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The double not (!!) operator explained (in PHP)

2 min read
Published on 13th June 2023

In PHP, one might occasionally encounter the double not operator (!!) and be left scratching their head. It's a syntax that is not commonly used, but when applied, it can be a handy tool for specific use cases. This article aims to demystify the double not operator in PHP by explaining what it does and when you might want to use it.

Single not operator: !

Before we jump into the double not operator, it's important to understand its single counterpart: the not operator (!). In PHP, the not operator is a logical operator that inverts the truthiness of a variable or expression. If the variable is truthy (true when converted to a boolean), ! will return false. If the variable is falsy (false when converted to a boolean), ! will return true.

$var = true;
echo !$var; // Outputs: false

$var = false;
echo !$var; // Outputs: true

Double not operator: !!

The double not operator (!!) in PHP is simply the not operator applied twice. The first ! inverts the truthiness of the variable, and the second ! inverts it back. So, why would you want to do this?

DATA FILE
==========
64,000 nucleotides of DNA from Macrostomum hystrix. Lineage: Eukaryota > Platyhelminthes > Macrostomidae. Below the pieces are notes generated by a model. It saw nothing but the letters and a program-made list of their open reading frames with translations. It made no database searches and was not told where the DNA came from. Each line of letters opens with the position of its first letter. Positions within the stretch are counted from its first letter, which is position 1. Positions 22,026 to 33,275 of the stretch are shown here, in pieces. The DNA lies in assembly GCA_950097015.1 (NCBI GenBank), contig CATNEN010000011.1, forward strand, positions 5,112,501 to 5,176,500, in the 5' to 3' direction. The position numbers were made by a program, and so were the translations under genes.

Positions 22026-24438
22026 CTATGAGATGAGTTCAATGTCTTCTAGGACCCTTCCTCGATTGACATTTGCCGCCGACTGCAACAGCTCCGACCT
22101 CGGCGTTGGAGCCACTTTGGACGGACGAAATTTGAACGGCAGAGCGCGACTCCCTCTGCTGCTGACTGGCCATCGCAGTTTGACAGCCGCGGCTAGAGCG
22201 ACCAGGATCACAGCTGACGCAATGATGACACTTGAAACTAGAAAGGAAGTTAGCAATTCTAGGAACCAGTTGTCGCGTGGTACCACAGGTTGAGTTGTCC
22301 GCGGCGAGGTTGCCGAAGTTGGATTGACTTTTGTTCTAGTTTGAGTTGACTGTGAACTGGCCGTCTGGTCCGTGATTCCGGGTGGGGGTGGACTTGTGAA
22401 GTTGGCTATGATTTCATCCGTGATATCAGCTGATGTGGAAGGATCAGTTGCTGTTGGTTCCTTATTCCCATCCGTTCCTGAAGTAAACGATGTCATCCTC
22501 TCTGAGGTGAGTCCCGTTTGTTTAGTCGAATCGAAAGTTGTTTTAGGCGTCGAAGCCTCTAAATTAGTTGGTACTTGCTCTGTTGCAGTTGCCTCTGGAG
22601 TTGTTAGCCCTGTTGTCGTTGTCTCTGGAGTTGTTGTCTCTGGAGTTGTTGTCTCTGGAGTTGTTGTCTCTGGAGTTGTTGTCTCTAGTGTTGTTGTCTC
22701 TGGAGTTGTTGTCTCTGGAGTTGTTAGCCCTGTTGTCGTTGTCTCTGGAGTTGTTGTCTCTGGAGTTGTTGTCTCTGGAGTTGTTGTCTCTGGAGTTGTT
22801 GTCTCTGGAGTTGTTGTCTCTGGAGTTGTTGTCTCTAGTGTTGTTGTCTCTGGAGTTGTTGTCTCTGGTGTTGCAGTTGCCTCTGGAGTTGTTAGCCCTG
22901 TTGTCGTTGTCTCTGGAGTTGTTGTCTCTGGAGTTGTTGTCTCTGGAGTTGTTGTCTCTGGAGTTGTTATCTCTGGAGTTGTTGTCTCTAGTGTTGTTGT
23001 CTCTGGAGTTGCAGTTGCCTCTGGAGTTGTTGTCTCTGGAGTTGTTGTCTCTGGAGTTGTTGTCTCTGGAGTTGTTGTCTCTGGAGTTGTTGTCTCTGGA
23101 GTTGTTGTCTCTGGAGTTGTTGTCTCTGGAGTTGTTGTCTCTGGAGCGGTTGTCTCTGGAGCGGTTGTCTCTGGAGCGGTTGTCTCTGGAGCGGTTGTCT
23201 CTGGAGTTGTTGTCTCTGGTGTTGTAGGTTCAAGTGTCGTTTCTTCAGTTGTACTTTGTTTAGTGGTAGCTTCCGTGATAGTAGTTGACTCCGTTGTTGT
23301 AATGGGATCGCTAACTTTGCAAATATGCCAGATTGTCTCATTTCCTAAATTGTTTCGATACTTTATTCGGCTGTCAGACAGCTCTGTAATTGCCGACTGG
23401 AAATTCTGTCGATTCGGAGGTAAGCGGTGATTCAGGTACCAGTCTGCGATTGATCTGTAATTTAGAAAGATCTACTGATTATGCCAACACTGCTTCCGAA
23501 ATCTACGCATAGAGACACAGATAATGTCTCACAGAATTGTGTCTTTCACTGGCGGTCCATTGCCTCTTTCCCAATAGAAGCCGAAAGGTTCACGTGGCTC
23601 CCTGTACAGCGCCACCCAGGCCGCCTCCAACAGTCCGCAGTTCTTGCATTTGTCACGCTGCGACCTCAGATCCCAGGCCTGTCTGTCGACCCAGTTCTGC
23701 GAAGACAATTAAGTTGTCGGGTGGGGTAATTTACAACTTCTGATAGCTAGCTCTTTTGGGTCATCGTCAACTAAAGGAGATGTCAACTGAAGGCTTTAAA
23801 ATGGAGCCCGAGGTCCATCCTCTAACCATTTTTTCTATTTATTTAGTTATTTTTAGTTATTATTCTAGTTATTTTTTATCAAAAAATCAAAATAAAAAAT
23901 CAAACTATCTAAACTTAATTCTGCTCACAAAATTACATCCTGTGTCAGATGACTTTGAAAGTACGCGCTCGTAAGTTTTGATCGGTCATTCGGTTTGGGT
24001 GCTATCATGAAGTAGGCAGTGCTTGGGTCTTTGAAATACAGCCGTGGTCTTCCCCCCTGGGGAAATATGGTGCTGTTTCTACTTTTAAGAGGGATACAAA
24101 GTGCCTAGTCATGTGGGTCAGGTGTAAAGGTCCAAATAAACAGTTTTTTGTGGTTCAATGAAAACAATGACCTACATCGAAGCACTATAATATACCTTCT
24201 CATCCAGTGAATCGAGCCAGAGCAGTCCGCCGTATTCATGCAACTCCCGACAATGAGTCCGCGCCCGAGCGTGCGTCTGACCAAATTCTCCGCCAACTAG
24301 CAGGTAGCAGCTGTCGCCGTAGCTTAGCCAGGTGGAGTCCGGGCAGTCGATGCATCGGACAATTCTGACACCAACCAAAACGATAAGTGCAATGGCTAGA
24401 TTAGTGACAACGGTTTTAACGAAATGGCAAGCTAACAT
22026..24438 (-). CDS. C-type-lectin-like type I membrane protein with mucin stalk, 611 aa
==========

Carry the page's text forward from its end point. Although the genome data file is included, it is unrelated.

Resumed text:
$var = 'Hello, World!';
$bool = !!$var;
var_dump($bool); // Outputs: bool(true)

In this example, 'Hello, World!' is a truthy value. The first ! converts it to false, and the second ! converts it back to true.

The main benefit of the double not operator is that it effectively converts any variable to its boolean equivalent. This can be incredibly handy if you need to explicitly ensure a variable is a boolean value for comparison purposes or to satisfy a function's expected parameters.

When to use double not operator

Let's look at a practical example. Suppose you have a function that expects a boolean parameter. If you pass a non-boolean value, the function may behave unexpectedly. By using the double not operator, you can ensure that you're always passing a boolean value.

function isUserLoggedIn($isLoggedIn) {
    if ($isLoggedIn) {
        echo 'Welcome, user!';
    } else {
        echo 'Please log in.';

$isLoggedIn = 'yes'; // This could come from a form or API and might not always be a boolean.

In this case, even though $isLoggedIn is a string, !!$isLoggedIn ensures it is passed as a boolean to the isUserLoggedIn function.

Should you use it?

The double not operator is a useful tool in PHP for explicitly converting values to their boolean equivalent. It's not a syntax you'll use in every project, but understanding how and when to use it can help you write cleaner, more predictable code.

Having said that, because it isn't often used it can make code less readable for developers who haven't come across it before. You should approach with caution, and follow the guidelines for whatever project you're working on.